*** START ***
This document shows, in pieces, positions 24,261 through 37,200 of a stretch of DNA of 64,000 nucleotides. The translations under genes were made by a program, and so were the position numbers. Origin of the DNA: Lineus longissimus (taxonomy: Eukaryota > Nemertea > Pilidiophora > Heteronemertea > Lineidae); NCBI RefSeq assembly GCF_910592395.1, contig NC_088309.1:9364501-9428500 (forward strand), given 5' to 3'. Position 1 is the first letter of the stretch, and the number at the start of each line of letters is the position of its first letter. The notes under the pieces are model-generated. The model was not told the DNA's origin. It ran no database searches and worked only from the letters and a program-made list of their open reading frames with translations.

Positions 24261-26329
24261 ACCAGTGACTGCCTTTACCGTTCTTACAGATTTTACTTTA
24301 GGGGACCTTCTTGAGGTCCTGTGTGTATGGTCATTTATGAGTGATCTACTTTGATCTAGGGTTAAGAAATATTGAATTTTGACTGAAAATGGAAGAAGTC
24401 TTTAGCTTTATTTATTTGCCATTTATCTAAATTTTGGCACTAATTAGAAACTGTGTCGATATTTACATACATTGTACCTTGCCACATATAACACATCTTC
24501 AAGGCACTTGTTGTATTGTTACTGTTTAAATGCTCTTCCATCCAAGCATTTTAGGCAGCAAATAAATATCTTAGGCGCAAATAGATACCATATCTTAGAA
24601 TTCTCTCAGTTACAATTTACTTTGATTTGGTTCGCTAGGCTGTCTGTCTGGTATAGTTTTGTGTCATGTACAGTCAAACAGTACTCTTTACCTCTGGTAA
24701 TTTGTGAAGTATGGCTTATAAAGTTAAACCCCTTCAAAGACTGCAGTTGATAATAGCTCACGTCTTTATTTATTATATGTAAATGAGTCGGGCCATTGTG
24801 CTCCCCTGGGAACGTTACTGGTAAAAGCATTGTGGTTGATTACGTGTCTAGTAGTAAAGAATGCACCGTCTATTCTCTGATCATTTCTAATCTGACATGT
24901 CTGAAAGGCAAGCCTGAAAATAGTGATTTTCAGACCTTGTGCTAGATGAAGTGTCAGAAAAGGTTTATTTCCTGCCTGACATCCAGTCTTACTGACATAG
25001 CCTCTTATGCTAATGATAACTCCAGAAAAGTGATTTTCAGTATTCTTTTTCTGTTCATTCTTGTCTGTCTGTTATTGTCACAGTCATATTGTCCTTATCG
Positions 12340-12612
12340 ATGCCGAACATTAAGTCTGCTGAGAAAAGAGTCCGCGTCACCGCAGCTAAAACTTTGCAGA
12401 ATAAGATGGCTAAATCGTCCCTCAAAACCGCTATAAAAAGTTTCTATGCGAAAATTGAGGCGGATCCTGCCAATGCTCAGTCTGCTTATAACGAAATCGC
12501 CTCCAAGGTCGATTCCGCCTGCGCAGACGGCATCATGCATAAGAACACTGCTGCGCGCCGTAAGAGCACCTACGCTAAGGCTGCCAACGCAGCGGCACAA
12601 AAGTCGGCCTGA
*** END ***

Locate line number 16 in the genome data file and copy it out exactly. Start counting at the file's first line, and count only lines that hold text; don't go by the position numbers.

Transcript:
12601 AAGTCGGCCTGA